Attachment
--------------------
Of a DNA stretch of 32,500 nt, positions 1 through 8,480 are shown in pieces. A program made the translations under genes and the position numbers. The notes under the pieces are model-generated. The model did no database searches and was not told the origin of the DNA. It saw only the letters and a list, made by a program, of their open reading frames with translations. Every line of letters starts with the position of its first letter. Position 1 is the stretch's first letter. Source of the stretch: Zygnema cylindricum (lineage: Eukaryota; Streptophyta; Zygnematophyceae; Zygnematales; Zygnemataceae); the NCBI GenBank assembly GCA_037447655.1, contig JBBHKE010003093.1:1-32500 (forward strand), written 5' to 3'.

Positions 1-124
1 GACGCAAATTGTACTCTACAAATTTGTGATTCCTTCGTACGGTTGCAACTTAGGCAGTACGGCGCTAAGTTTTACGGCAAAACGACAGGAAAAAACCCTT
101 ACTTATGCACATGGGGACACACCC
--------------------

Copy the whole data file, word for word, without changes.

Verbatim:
Of a DNA stretch of 32,500 nt, positions 1 through 8,480 are shown in pieces. A program made the translations under genes and the position numbers. The notes under the pieces are model-generated. The model did no database searches and was not told the origin of the DNA. It saw only the letters and a list, made by a program, of their open reading frames with translations. Every line of letters starts with the position of its first letter. Position 1 is the stretch's first letter. Source of the stretch: Zygnema cylindricum (lineage: Eukaryota; Streptophyta; Zygnematophyceae; Zygnematales; Zygnemataceae); the NCBI GenBank assembly GCA_037447655.1, contig JBBHKE010003093.1:1-32500 (forward strand), written 5' to 3'.

Positions 1-124
1 GACGCAAATTGTACTCTACAAATTTGTGATTCCTTCGTACGGTTGCAACTTAGGCAGTACGGCGCTAAGTTTTACGGCAAAACGACAGGAAAAAACCCTT
101 ACTTATGCACATGGGGACACACCC